Falls are common in older people, occurring annually in one quarter to one third of community-dwelling adults age ≥ 65 [1]. These falls pose a serious problem, both because of associated injuries (e.g., hip fractures) [2] and because of the falls' psychological impact on patients [3]. Older adults may restrict their activities in response to a fall, leading to a loss of independence and ability to carry out life's routine tasks. Research evidence has shown that both gentle exercise to improve strength and balance and multifactorial fall prevention programs can reduce future falls in community-dwelling older adults who participate in randomized, controlled trials [4, 5]. These fall prevention programs often involve a range of providers and interventions to address the various contributing risks that lead to a fall [6]. Risk factors uncovered during an evaluation lead to targeted interventions (such as exercise for lower extremity strength and improved balance, discontinuation of medications that increase fall risk, or installation of grab bars in the bathroom).

Clinical practice guidelines recommend multifactorial fall prevention strategies for patients at high risk of subsequent falls [7]. However, recent attempts to implement fall prevention activities in routine practice have met with mixed results [811]. Even in situations where strong evidence supports a program, mixed results in implementation may relate to the context in which the program was implemented, or the process used to facilitate program implementation [12]. This article reports on the process we used to develop a fall prevention program for community-dwelling older adults served by our local healthcare system, as well as key contextual features of our system. We also lay out the theoretical support for our program development process. We hope to stimulate discussion regarding the merits of different strategies for implementing evidence into routine care, particularly for complex programs that require a confluence of support from diverse stakeholders.


Ethics Approvals

This study conforms to the ethical principles in the Helsinki Declaration, and received ethics approval from the VA Greater Los Angeles Healthcare System (PCC 2008-010128) and University of California at Los Angeles (G08-06-103-01) Institutional Review Boards. Because of the minimal risk nature of this project, the Institutional Review Boards waived the requirement for written informed consent.


The Veterans Affairs Greater Los Angeles Healthcare System (VAGLAHS) is an integrated healthcare system serving veterans living in a catchment area that spans the metropolitan Los Angeles area. The system includes one acute care hospital with clinics, two community living centers, two ambulatory care centers offering primary care and some specialty services, and ten community-based outpatient clinics that offer mostly primary care. VAGLAHS serves a disproportionately older population; nearly one-quarter of all patients are age ≥ 75, and therefore, a large group of VAGLAHS patients are at risk for falls. In absolute terms, VAGLAHS served a total of 19,257 unique patients age ≥ 75 in its primary care clinics over a two-year period (September 1, 2005 to August 31, 2007) (unpublished data).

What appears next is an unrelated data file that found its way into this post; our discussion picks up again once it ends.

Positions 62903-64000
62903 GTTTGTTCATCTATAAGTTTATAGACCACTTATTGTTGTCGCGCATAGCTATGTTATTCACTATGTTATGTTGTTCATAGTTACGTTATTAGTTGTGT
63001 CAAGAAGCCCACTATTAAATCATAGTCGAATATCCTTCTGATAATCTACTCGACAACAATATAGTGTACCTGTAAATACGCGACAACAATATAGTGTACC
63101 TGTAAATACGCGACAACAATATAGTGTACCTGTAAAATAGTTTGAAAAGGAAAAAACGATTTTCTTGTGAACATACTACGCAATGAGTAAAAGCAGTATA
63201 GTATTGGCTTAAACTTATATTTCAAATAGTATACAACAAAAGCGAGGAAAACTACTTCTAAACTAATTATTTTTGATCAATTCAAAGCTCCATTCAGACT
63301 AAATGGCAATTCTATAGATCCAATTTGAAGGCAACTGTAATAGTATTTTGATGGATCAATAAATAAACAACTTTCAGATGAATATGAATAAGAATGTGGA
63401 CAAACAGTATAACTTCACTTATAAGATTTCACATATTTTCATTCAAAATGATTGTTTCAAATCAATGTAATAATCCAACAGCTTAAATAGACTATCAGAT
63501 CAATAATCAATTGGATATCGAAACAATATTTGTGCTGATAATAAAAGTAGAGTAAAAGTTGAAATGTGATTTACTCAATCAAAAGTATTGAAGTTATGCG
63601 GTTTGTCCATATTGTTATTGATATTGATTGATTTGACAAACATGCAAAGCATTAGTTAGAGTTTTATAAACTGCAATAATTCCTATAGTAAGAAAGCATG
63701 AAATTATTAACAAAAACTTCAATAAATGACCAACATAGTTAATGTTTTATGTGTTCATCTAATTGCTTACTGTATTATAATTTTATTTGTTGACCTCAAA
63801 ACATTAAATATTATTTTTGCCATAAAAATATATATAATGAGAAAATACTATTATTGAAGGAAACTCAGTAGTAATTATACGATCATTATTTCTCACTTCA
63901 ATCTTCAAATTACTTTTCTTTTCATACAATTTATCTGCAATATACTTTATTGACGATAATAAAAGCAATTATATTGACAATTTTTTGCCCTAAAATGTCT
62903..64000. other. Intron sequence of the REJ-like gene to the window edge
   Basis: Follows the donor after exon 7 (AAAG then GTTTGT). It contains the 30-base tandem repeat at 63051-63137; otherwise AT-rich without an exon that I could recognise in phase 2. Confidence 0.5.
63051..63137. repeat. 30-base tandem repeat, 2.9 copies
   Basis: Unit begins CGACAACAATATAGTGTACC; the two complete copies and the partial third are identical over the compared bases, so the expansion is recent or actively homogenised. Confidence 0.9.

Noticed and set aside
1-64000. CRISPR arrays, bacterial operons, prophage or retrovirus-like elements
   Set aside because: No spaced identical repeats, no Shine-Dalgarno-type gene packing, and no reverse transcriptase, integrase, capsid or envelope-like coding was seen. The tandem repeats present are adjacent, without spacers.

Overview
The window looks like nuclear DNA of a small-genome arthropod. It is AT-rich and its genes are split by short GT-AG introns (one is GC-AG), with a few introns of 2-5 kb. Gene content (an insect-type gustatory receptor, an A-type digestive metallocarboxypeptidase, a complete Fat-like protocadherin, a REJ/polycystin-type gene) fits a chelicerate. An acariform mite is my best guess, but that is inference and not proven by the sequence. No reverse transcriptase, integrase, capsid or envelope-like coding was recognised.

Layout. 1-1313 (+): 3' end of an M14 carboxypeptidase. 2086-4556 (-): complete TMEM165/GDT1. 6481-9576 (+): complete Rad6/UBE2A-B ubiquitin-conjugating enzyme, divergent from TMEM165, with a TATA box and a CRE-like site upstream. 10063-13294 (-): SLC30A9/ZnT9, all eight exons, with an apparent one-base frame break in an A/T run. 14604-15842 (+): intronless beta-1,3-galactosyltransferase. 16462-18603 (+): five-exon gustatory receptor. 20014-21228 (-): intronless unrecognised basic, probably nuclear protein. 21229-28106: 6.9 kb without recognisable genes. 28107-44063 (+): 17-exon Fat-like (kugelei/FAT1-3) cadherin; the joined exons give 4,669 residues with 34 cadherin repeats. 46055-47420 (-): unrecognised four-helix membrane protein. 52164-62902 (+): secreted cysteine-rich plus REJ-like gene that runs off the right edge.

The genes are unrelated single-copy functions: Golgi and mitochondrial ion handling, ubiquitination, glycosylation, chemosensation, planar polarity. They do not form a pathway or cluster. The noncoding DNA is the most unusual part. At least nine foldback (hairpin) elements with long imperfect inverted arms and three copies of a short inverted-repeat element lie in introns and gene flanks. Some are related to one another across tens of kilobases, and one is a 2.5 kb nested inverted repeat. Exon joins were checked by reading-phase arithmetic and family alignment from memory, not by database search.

VAGLAHS is a globally budgeted, capitated healthcare system. Virtually all healthcare providers are salaried, and all clinicians use a shared electronic health record. VAGLAHS is one of five healthcare systems in the Desert Pacific Healthcare Network, which serves Southern California and Southern Nevada. This network, which finances VAGLAHS' operations, is one of 21 networks in the United States Veterans Health Administration (VA).

The national VA Office of Quality and Performance runs the External Peer Review Program (EPRP) to monitor the quality of care provided by VA facilities. In the case of fall prevention, quality indicators previously developed by the RAND Assessing Care of Vulnerable Elders (ACOVE) project (for ACOVE methods, see sources [13] and [14]) were adopted by the EPRP on a pilot basis for VA outpatients age ≥ 75. These quality indicators are called VA "supporting indicators" because they are not being used to judge facility or network performance, but rather to provide initial information to the Office of Quality and Performance regarding quality of care. Quality indicators are monitored by reviewing a random sample of medical records at VA facilities.

There are two supporting indicators for fall prevention: the first indicator states that outpatients age ≥ 75 should be asked about falls in the preceding year. To determine adherence to this indicator, medical record reviewers are asked: "Within the past twelve months, was the patient asked about the presence/absence of any falls within the preceding 12 months?" The second indicator states that a basic fall evaluation should be performed on outpatients age ≥ 75 with two falls, or at least one fall with injury requiring treatment, in the past year. To determine whether a basic fall evaluation was performed, reviewers search the medical record for documentation of five elements: 1) circumstances of the fall, 2) medications the patient is taking, 3) relevant chronic conditions, 4) diagnostic plans/therapeutic recommendations, and 5) documentation of action taken as appropriate. Although these quality indicators are monitored at the national level, they are not in the first tier of performance measures for which VA managers are held accountable. However, facility-level quality of care scores for these indicators are available internally to VA managers, clinicians, and researchers on the VA Intranet. In addition, through a data use agreement, researchers may obtain more detailed data from the Office of Quality and Performance.